King James Version
And Joshua wrote these words in the book of the law of God, and took a great stone, and set it up there under an oak, that was by the sanctuary of the LORD.
Darby Bible Translation
And Joshua wrote these words in the book of the law of God, and took a great stone, and set it up there under the oak that was by the sanctuary of Jehovah.
World English Bible
Joshua wrote these words in the book of the law of God; and he took a great stone, and set it up there under the oak that was by the sanctuary of Yahweh.
Young's Literal Translation
And Joshua writeth these words in the Book of the Law of God, and taketh a great stone, and raiseth it up there under the oak which is in the sanctuary of Jehovah.
Joshua 24:26 Parallel
CommentaryGeneva Study Bible
And Joshua wrote these words in the book of the law of God, and took a great stone, and set it up there under an oak, that was by the sanctuary of the LORD.Joshua 24:26 Parallel Commentaries
Library"One Thing Thou Lackest"
And when He was gone forth into the way, there came one running, and kneeled to Him, and asked Him, Good Master, what shall I do that I may inherit eternal life?" The young man who asked this question was a ruler. He had great possessions, and occupied a position of responsibility. He saw the love that Christ manifested toward the children brought to Him; he saw how tenderly He received them, and took them up in His arms, and his heart kindled with love for the Saviour. He felt a desire to be His …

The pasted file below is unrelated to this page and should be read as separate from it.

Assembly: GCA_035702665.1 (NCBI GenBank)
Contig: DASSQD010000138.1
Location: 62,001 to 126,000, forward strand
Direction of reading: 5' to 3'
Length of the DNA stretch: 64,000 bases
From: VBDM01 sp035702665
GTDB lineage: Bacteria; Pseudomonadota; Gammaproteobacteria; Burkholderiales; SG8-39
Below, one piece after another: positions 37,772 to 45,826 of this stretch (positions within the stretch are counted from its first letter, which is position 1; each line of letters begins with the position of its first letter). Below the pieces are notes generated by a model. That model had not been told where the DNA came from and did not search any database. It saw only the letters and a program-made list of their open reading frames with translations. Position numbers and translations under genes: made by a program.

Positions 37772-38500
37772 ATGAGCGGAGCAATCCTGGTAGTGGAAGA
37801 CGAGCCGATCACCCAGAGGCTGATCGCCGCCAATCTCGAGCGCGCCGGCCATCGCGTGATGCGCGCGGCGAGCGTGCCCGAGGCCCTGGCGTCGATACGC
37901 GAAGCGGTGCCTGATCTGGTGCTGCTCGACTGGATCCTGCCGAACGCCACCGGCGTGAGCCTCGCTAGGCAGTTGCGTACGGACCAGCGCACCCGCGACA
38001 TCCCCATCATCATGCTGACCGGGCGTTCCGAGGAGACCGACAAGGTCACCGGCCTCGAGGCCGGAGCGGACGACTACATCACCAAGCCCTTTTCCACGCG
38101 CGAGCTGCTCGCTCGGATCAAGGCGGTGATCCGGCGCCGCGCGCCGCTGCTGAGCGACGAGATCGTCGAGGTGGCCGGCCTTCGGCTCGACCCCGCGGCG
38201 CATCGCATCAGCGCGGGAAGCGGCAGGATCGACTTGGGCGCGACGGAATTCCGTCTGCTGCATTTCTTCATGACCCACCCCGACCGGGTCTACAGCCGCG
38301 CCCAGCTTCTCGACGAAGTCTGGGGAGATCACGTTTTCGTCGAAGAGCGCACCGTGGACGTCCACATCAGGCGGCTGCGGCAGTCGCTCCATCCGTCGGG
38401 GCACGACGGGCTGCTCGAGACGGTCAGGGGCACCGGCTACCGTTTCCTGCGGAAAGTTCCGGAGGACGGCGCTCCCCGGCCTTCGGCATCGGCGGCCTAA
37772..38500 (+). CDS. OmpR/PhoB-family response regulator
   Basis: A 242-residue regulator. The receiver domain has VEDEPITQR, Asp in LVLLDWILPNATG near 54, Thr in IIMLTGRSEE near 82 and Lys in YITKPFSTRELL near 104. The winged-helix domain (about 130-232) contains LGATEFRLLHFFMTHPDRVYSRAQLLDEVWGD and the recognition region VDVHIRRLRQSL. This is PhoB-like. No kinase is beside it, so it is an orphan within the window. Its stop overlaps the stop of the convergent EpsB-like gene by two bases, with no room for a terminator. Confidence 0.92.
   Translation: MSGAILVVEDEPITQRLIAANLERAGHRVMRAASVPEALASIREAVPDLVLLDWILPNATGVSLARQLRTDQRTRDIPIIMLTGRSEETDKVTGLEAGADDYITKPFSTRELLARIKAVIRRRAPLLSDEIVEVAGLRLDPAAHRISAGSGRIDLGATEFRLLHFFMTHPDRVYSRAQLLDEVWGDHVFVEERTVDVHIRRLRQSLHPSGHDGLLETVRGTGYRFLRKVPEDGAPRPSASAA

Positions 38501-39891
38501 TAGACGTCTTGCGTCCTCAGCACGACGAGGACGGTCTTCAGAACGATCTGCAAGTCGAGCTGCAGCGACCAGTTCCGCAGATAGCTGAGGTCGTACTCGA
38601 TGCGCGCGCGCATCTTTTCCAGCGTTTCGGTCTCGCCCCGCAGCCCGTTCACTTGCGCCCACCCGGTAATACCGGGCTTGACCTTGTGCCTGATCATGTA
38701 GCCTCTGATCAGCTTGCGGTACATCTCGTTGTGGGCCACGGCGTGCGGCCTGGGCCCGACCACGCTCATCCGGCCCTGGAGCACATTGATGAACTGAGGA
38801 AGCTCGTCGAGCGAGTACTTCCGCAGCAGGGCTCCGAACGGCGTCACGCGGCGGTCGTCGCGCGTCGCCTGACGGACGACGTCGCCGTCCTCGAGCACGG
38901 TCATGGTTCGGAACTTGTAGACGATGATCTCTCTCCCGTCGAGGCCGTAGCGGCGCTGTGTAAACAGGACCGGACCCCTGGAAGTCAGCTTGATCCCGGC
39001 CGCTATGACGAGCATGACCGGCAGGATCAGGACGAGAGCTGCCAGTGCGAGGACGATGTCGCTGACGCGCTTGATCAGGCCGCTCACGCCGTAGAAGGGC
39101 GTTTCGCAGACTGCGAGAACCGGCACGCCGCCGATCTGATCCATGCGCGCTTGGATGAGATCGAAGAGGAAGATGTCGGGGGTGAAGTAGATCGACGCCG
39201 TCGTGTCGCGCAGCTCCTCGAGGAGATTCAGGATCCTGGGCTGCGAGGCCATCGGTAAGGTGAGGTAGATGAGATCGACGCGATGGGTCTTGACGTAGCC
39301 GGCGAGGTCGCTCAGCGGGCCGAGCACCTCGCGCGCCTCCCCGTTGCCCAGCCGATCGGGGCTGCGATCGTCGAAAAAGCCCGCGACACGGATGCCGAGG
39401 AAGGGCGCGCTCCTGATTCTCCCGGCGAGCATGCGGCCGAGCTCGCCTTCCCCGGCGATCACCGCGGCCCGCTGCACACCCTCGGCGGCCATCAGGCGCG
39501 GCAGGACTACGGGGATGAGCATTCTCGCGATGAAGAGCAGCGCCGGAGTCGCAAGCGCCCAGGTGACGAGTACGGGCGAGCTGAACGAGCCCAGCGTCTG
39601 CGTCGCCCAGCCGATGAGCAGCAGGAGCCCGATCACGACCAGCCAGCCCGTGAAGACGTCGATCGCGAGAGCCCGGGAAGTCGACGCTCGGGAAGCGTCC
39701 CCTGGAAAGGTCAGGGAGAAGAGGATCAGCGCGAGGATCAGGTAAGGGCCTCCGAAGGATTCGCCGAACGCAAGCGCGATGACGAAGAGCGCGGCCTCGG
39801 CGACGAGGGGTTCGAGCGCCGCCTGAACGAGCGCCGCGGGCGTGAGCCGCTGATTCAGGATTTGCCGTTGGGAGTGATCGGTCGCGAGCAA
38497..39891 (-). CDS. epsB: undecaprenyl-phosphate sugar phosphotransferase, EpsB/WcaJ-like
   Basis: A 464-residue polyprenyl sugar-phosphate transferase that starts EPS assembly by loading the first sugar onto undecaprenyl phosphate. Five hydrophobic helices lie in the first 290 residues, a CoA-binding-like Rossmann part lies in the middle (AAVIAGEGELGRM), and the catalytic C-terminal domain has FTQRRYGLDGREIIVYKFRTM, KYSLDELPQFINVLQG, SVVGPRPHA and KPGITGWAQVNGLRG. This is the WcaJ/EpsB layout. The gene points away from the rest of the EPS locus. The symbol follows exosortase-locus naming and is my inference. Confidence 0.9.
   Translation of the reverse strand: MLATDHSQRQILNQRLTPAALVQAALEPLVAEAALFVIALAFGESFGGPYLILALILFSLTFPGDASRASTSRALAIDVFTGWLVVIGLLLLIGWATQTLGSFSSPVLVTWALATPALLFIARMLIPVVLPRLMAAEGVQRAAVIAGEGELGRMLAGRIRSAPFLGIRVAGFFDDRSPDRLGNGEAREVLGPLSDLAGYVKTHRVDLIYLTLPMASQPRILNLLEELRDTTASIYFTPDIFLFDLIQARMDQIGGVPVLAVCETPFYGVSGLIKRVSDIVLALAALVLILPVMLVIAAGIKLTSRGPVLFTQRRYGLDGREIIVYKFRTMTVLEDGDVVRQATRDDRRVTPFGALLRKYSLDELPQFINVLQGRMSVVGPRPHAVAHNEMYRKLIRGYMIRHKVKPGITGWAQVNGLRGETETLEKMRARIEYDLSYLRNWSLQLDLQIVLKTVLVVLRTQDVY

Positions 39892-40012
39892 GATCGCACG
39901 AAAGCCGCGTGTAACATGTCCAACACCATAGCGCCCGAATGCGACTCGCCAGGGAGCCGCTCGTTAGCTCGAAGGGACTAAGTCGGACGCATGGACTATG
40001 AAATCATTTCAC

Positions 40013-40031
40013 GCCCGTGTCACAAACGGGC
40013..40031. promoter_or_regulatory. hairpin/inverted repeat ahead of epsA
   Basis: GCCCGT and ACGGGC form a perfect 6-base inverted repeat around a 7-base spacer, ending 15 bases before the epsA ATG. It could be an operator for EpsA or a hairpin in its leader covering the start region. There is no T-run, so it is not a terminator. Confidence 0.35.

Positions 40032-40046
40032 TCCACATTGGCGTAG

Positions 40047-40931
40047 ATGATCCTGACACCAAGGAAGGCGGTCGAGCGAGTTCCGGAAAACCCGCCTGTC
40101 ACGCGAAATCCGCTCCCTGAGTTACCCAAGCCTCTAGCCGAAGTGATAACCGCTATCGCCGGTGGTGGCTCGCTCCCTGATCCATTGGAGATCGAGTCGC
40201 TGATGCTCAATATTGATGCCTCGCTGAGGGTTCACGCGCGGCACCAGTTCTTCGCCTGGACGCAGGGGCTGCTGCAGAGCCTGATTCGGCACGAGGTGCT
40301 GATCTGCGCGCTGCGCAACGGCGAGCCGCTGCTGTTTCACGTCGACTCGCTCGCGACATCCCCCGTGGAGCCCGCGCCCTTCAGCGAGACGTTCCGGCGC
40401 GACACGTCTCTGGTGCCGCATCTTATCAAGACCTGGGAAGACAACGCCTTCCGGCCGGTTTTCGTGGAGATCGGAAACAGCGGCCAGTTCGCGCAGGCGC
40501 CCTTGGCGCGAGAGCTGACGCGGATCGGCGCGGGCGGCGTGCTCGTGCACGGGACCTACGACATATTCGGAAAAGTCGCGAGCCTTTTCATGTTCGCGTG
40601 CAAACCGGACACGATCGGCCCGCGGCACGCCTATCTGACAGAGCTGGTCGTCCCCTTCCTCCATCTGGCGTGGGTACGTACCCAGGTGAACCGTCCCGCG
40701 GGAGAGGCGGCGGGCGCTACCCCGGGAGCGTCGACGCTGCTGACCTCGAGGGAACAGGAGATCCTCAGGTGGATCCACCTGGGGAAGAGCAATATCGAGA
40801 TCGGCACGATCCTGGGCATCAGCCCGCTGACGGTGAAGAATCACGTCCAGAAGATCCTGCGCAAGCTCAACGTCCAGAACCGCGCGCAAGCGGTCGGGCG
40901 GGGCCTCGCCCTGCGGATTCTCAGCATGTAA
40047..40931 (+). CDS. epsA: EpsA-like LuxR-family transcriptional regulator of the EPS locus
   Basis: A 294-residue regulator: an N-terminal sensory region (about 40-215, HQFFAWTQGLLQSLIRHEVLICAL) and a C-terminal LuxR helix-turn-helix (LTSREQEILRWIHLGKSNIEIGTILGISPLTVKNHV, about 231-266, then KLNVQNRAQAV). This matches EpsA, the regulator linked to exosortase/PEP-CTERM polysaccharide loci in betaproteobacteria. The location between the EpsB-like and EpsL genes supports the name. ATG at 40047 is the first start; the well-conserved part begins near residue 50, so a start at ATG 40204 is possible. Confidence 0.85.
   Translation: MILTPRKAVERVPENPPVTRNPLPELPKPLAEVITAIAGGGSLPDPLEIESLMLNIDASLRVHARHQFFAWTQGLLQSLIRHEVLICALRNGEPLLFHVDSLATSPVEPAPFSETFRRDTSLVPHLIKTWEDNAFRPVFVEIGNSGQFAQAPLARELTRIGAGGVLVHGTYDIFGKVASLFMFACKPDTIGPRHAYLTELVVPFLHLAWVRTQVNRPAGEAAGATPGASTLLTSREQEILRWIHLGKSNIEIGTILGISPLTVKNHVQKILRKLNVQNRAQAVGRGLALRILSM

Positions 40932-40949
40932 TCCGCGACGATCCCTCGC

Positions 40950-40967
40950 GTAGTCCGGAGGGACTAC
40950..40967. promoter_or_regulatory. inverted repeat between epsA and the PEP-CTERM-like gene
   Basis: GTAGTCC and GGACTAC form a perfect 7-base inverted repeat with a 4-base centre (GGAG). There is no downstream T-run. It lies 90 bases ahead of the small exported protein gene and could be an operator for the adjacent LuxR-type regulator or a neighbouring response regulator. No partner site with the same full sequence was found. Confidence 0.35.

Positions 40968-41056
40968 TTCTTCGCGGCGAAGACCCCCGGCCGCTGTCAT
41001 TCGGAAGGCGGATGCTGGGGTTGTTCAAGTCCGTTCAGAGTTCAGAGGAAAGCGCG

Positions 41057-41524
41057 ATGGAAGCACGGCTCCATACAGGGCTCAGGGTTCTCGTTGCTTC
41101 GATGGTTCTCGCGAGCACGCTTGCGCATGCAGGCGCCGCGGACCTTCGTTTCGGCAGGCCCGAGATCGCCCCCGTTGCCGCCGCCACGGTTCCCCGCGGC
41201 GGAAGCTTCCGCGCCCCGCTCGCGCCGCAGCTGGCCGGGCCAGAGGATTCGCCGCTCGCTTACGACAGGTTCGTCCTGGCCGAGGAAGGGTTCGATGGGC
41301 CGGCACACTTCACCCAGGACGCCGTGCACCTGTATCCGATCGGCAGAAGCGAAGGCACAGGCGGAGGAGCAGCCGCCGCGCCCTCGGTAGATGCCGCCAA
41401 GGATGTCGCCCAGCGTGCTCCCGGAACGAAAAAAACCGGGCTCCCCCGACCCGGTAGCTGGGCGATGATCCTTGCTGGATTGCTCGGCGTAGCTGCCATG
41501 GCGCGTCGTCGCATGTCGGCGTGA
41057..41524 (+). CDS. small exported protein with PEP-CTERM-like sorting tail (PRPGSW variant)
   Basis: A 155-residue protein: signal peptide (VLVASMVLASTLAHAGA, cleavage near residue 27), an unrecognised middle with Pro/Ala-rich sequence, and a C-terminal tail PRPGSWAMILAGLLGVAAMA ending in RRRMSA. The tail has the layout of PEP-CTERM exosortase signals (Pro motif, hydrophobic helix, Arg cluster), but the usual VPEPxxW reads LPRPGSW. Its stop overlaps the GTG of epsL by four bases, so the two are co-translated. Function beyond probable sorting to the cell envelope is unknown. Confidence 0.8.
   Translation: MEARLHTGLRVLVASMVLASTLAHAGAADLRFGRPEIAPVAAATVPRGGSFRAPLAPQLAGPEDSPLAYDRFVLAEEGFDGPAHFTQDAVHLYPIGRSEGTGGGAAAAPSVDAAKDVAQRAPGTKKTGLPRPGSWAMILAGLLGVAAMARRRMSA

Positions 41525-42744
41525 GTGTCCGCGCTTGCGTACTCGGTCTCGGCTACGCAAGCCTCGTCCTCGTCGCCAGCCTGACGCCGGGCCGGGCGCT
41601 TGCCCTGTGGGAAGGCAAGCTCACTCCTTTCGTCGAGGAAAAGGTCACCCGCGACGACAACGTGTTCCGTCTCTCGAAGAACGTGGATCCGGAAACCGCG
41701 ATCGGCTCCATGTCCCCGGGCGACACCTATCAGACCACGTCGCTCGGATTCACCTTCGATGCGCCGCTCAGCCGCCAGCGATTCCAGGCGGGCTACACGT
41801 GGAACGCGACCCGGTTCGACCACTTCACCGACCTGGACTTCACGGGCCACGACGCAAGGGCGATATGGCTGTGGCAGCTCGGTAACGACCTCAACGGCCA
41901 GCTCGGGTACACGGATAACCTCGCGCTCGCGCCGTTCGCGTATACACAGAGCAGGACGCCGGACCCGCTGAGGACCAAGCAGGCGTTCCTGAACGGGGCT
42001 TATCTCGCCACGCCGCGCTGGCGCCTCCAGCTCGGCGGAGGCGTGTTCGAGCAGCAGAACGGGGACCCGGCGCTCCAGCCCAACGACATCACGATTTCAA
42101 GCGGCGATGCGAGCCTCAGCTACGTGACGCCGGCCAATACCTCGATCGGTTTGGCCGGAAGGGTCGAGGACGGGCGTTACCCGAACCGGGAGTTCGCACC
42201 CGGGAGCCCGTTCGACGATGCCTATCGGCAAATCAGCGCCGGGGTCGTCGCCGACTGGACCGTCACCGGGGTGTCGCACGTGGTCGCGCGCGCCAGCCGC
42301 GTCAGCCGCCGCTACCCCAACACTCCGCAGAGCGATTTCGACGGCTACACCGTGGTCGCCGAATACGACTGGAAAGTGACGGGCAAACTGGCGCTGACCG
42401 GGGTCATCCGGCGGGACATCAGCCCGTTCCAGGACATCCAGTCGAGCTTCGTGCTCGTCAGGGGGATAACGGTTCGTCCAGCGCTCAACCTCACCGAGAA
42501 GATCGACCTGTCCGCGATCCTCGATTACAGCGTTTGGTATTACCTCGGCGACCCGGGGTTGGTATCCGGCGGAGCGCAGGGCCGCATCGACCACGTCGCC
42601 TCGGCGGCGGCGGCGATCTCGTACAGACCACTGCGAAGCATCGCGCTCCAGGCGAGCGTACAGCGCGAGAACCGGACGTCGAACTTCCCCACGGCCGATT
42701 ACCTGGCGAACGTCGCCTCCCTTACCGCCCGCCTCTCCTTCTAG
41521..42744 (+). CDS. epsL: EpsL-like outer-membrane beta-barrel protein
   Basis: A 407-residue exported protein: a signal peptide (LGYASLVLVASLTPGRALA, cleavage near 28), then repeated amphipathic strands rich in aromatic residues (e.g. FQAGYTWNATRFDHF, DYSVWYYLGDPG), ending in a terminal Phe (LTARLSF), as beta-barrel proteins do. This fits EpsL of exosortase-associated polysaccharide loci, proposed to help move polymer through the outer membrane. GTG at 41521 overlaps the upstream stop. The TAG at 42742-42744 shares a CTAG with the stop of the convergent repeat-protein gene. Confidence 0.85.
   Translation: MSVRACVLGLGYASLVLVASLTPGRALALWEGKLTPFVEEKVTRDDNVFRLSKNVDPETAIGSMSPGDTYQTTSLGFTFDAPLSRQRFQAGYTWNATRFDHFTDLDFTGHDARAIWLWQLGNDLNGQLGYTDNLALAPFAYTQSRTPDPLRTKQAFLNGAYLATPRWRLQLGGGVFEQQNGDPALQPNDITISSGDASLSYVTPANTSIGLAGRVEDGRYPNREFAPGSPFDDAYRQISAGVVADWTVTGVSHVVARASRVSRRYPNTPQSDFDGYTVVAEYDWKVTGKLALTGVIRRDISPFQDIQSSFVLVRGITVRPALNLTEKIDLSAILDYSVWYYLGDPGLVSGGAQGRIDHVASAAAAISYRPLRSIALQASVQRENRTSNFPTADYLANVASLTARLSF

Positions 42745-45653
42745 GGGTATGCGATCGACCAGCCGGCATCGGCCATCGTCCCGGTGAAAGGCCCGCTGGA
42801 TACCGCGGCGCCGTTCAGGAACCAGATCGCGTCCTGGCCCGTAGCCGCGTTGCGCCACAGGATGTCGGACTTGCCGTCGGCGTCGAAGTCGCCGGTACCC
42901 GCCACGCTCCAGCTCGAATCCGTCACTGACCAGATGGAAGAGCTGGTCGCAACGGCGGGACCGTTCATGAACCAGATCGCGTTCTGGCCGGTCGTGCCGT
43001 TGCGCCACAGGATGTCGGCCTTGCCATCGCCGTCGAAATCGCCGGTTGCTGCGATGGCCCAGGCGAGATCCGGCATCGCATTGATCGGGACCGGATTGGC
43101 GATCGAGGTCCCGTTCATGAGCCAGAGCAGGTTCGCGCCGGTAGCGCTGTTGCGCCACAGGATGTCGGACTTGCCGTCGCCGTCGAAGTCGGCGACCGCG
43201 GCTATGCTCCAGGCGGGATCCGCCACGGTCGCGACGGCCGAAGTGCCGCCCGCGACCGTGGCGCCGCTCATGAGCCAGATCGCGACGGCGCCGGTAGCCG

Ellen Gould White—The Desire of Ages
Jesus Sets Out from Judæa for Galilee.
Subdivision B. At Jacob's Well, and at Sychar. ^D John IV. 5-42. ^d 5 So he cometh to a city of Samaria, called Sychar, near to the parcel of ground that Jacob gave to his son Joseph. 6 and Jacob's well was there. [Commentators long made the mistake of supposing that Shechem, now called Nablous, was the town here called Sychar. Sheckem lies a mile and a half west of Jacob's well, while the real Sychar, now called 'Askar, lies scarcely half a mile north of the well. It was a small town, loosely called …
J. W. McGarvey—The Four-Fold Gospel
Meditations for Household Piety.
1. If thou be called to the government of a family, thou must not hold it sufficient to serve God and live uprightly in thy own person, unless thou cause all under thy charge to do the same with thee. For the performance of this duty God was so well pleased with Abraham, that he would not hide from him his counsel: "For," saith God, "I know him that he will command his sons and his household after him that they keep the way of the Lord, to do righteousness and judgment, that the Lord may bring upon …
Lewis Bayly—The Practice of Piety
The First Commandment
Thou shalt have no other gods before me.' Exod 20: 3. Why is the commandment in the second person singular, Thou? Why does not God say, You shall have no other gods? Because the commandment concerns every one, and God would have each one take it as spoken to him by name. Though we are forward to take privileges to ourselves, yet we are apt to shift off duties from ourselves to others; therefore the commandment is in the second person, Thou and Thou, that every one may know that it is spoken to him, …